Analysing ourselves and the role of ‘teacher’

Studies such as those of Huberman (1993), Nias (1989), Day (2004) and Gu (2007) have shown that most people enter the profession with a strong sense of personal identity and of personal values. For instance, Nias reported that this sense of self was so strong that many teachers saw themselves as ‘persons in teaching' rather than as ‘teachers' as such. Clearly, if this is so, then the openness and willingness to change and develop, which is implied by the notion of reflective teaching, is dependent on the qualities and degree of confidence of each teacher's sense of self and the relationship of ‘self' to ‘role'. One issue of particular interest is that of achieving personal fulfilment from teaching. This seems to be most likely when there is a congruence between each teacher's personal sense of self and the ways in which they are expected to present their self in school – their public display.

This work raises a number of important points, particularly the need to develop self knowledge. Easen (1985) has provided a useful framework for developing such understanding. He suggests that we can distinguish between a set of characteristics which we see as being part of ourselves (as representing our self image) in contrast to a set of attributes which other people attribute to us on the basis of observation and interaction with us. There is also an unknown area of potential for self development.
Using a model of this sort, one can distinguish between the following:

These aspects are indicated in Figure 5.1. Gaining self knowledge is not something which one can simply ‘do' and complete in a single activity. It is something which develops over time, as a conscious process which goes on throughout life. As reflective teachers we will be aware of how much our biographies affect what we think and do (see Maclure, 2000). It is helpful and interesting to recall experiences at home and at school which you feel were significant – exchanging memories with a colleague is a good way to do this. However in Reflective Activity 5.1 our main purpose is to draw attention to a different aspect of self awareness.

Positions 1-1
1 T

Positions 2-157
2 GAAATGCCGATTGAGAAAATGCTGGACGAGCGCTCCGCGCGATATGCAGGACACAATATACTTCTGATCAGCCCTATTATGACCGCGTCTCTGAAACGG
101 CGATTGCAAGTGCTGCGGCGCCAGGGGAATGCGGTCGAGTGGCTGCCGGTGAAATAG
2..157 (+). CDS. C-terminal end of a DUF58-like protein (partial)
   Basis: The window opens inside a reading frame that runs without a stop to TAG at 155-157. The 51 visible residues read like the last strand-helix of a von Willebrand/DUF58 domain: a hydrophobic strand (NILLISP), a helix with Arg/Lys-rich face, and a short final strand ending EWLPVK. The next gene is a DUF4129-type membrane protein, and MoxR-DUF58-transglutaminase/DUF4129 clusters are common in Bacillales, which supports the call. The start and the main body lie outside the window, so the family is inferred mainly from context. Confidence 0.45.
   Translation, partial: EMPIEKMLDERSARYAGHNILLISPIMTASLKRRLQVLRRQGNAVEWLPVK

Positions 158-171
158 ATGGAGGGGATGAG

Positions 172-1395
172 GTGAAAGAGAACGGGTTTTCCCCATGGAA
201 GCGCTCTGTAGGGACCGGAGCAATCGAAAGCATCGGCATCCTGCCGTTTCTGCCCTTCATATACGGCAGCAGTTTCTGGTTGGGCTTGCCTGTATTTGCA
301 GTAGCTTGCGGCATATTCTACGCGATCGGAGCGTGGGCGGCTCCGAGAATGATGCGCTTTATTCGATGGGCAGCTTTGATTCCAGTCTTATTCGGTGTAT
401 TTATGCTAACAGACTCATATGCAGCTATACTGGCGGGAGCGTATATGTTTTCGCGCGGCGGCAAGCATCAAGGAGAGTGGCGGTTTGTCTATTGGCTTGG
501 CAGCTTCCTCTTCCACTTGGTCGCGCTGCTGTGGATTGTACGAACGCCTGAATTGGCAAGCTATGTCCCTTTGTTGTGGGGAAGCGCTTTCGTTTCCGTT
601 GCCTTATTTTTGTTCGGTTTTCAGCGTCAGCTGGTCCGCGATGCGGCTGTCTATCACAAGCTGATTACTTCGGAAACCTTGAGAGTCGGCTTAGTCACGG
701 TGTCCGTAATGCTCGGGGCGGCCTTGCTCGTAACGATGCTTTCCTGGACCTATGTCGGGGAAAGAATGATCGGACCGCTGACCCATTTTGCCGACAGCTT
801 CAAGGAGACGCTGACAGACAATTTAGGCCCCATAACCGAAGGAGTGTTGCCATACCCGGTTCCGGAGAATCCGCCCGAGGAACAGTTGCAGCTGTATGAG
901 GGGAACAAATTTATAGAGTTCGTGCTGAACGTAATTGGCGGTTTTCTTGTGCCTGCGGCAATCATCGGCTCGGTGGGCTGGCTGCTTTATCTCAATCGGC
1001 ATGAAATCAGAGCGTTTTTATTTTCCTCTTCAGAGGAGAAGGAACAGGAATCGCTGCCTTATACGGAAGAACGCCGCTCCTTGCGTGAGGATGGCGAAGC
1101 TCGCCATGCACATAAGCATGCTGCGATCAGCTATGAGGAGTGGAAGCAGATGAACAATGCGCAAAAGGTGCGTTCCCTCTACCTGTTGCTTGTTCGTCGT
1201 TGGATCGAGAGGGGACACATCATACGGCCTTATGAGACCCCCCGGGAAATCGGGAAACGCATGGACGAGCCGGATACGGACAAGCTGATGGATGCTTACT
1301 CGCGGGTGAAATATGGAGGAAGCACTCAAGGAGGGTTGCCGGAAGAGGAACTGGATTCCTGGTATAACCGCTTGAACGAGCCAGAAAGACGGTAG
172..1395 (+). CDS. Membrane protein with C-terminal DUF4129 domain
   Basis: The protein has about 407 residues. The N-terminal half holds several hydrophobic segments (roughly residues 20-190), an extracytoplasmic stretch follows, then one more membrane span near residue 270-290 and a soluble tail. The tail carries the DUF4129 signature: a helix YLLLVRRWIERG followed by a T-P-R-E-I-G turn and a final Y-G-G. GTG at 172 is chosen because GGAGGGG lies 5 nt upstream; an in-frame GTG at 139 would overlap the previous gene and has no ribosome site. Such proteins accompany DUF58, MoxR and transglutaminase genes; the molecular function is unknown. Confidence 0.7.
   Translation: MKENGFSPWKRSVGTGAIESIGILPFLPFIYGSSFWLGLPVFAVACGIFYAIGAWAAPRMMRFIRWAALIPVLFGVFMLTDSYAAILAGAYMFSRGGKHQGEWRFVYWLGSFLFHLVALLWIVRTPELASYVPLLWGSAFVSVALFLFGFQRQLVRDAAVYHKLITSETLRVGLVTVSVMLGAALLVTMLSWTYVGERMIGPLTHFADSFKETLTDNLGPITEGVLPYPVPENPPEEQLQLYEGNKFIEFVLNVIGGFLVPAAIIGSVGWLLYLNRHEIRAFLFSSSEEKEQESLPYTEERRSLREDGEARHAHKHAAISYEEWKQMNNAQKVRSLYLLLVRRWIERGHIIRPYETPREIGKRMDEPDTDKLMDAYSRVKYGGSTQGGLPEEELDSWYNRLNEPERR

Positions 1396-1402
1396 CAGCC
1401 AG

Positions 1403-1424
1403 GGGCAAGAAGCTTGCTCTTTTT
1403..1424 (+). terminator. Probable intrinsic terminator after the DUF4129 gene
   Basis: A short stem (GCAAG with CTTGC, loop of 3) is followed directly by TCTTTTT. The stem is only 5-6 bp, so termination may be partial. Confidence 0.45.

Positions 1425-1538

However, developing such self awareness can involve a process of self discovery which may, at times, be threatening and painful. The work of Carl Rogers (1961, 1969, 1980) is useful here. Rogers writes as a psychotherapist who has developed what he calls a ‘person centred' approach to his work. His central argument is that:

Individuals have within themselves vast resources for self understanding and for altering their self concepts, basic attitudes and self directed behaviour. (1980, p. 115)

In addition to the focus on inner self development, Rogers also suggests that personal development is facilitated by genuine acceptance by others. This has great relevance for professional and personal development in teaching. In particular, it points to the importance of working collaboratively with colleagues and developing open, trusting relationships. Such relationships should not only provide an alternative source of insights into our own practice but should also provide the support to face and deal with whatever issues may be raised. Recent work in the field of school effectiveness identifies the importance of schools developing cultures in which teachers are supported in taking risks, changing their practices and growing in effectiveness, creating ‘learning communities' in which teachers are also learners (Hopkins, Ainscow and West, 1994; MacBeath and Mortimore, 2001; Southworth, Nias and Campbell, 1992; MacGilchrist, Myers and Read, 1997; Nixon, 1996).